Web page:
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Read The Stories Of 4 Famous Brands That You Didn’t Know Started As In-House Labels

by on July 12, 2015


If you didn’t already know, the dope thing about in-house brands is that it gives the sellers the opportunity to communicate who they are as a label much better. In-house labels let the retailer control the manufacturing, packaging and marketing to build a stronger relationship between the products and the store’s customers. This was the case for all the brands below, who began this way and blew up big time.

UNDFTD, HUF, Norse Projects and Supreme have grown to be some of the most known brands in the music/fashion/skate//sport culture today and below you can find out their stories back then as in-house brands & where they are now.



THEN: An independent, Los Angeles-based retailer started by James Bond and Eddie Cruz, and one of the first shops to sell limited and customized sneakers to a market in 2001. After Bond quit his job working on music videos and went on vacation in the South Pacific he had the idea to identify and create a business that didn’t exist at the time, and the effects on the brand speak for themselves. One of the brand’s first partners was the Canadian designer Raif Adelberg, who customised Nike Air Force 1s to ship to Eddie Cruz in Los Angeles, and this transaction kicked off many of sneaker collabs & sneaker customization for UNDFTD.

NOW: A sport-inspired streetwear label that has sneaker collaborations with the biggest names, from Nike and adidas to Converse and Vans. UNDFTD has four stores in California, two in Japan, and one in Las Vegas…from in-house to global. This year, UNDFTD linked up with BAPE for the Summer 2015 collection.



THEN: Living in New York, Keith Hufnagel would skate around the streets with his friends spraying “HUF ONE” through the city. The phrase “HUF” eventually stuck as a nickname Keith, and after he signed a pro skateboarding deal, it made its way into the products and clothing that he was creating. In 2002, after Hufnagel had moved to San Francisco and opened a skate shop, he took the initiative to link up his views on streetwear and skate culture by creating a self-named label for the shop. After starting with a line of T-shirts and hats, the shop’s house line became so popular that Keith decided to shut the store down to work full-time on the brand.

NOW: HUF is a brand that has held its ground through changing trends and tons of opinions of what a skate brand can or can’t be. It can’t be denied, over the years HUF has stayed winning…especially with its Plantlife designs. We know you can’t resist ’em. Check out HUF’s collaboration with South Park on the “4/20″ collection.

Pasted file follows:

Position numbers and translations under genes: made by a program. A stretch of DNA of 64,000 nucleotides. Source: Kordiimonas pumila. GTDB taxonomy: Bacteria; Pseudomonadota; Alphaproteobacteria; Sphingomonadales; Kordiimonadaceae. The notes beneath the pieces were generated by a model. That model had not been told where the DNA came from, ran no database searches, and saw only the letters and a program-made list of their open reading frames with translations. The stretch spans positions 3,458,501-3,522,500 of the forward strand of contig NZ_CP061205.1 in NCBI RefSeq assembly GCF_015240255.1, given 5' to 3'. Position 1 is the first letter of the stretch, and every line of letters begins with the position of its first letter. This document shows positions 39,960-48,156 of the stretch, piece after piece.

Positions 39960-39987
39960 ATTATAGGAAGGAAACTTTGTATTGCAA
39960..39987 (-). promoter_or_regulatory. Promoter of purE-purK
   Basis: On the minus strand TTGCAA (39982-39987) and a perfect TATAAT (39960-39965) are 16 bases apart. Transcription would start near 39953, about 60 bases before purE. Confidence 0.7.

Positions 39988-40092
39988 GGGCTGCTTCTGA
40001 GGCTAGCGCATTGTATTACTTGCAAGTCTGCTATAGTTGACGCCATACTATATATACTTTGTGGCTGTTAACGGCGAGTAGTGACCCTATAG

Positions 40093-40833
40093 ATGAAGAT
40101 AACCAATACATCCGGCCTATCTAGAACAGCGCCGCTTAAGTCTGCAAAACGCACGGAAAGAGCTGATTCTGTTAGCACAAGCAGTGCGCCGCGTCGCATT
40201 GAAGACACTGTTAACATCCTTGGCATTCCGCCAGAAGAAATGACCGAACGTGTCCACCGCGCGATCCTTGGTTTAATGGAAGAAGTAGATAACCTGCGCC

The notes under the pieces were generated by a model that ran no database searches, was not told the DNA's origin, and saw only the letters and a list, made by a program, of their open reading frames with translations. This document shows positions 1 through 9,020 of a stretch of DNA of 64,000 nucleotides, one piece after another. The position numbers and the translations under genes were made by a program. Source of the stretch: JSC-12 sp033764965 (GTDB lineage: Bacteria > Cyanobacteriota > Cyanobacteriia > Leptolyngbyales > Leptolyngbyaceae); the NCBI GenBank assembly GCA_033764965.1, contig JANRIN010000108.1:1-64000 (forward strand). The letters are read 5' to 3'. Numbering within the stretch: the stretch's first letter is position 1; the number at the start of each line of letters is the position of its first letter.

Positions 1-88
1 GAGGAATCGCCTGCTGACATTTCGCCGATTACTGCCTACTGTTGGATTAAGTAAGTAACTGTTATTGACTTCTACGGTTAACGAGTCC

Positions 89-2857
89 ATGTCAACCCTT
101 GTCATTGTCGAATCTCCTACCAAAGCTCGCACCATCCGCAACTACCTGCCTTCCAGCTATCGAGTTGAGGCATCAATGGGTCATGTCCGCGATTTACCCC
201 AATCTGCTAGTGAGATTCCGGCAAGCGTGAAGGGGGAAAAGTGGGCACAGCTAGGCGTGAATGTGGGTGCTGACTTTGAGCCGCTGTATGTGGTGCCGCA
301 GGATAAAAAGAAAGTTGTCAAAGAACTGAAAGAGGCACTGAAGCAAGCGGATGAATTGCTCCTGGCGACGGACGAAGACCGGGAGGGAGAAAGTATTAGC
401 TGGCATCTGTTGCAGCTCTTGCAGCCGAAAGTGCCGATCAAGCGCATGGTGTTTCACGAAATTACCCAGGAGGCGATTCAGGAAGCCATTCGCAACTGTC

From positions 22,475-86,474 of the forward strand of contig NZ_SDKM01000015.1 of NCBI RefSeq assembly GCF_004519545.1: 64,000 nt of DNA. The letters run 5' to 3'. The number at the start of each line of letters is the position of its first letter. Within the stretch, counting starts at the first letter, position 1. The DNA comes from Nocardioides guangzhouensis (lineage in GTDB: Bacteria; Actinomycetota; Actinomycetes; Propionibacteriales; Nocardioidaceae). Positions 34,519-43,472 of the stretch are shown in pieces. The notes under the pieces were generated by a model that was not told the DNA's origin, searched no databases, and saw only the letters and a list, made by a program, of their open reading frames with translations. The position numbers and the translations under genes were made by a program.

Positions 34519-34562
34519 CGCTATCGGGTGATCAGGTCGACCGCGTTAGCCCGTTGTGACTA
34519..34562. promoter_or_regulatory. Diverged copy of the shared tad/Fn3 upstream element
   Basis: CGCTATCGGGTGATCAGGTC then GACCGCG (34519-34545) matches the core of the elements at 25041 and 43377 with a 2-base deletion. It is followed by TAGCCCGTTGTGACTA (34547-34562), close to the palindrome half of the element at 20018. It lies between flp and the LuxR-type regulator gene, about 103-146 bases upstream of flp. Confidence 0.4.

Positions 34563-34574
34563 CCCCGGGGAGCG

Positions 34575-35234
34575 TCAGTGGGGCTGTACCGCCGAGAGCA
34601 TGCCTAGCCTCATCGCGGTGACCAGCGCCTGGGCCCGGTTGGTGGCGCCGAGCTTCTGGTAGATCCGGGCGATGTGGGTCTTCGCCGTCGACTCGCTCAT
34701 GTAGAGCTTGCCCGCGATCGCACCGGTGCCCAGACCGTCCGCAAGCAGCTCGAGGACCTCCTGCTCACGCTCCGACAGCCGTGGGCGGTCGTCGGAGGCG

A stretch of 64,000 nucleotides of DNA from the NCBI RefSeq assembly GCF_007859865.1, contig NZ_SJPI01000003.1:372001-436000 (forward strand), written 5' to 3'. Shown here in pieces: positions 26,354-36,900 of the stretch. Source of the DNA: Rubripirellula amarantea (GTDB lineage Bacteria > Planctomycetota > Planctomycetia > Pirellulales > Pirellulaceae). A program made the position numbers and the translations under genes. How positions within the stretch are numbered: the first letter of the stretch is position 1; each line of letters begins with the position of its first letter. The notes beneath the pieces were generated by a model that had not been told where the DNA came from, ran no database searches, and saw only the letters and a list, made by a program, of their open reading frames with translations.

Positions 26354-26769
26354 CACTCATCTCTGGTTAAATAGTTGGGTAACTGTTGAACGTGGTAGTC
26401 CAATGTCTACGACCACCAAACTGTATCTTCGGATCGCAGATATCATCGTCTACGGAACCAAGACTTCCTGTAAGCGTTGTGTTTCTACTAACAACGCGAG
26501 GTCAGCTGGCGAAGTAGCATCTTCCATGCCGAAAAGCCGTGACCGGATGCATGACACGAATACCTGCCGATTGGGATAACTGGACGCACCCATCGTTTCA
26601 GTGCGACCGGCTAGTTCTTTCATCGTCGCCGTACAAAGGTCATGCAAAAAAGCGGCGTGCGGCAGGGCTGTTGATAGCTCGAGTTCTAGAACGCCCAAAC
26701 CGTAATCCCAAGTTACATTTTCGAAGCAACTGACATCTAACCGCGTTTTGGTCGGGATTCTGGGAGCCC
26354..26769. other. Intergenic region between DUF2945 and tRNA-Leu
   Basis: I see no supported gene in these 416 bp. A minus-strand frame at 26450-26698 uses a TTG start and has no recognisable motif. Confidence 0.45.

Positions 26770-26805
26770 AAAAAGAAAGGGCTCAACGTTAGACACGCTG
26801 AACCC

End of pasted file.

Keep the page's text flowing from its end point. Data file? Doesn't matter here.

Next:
“In order to be the best I can be at producing clothing and footwear for my brand, I had to give up my original vision of having a shop where I sold other people’s brands.” – Keith Hufnagel


Norse Projects

THEN: The story of Norse Projects begins with Tobia Sloth and Mikkel Grønnebæk. The duo was controlling a chain of skateboarding stores named Streetmachine in Copenhagen, Paris and San Diego, which was their first steps into retail. Years later, Norse Store opened in Copenhagen, selling limited pieces called “Norse Projects” based on skateboarding, which was sold with a range of other brands from a small shop in the city center. A line of artsy Norse T-shirts got a lot of love from the locals, before becoming an international success. Sloth leads Norse Projects as the creative director, while Grønnebæk plays the backbone of the brand’s menswear designs and collaborations.

NOW: A label selling menswear and womenswear, which has blown up into many more branches worldwide. Today, Norse Projects is known for being a smooth and stylish Danish brand. But Norse Projects still sticks to its roots showing art through clothing from the looks of Norse Projects “Artist T-shirt” line, which has featured the likes of Jake Blanchard, Daniel Frost, Sergio Membrillas and more.



THEN: Supreme was a pretty unknown in-house brand sold out of a skateboarding store in New York that sold other skate brands including Anti-Hero, Thrasher, Vans, Girl and more. The original Lafayette location of Supreme was designed so skaters could roll right into the store, without feeling out of place, and the founder James Jebbia invested $12,000 to open the shop in 1994.

NOW: One of the most iconic names in skate/streetwear & super popular in the music world, Supreme makes collaborations every season with some of the biggest names in the biz, including Stone Island, The North Face, Playboy and more. After many seasons of coming out with fresh gear for the weather, Supreme just continues to live up to its name & especially drive the teens crazy for every drop.

[via HighSnobiety]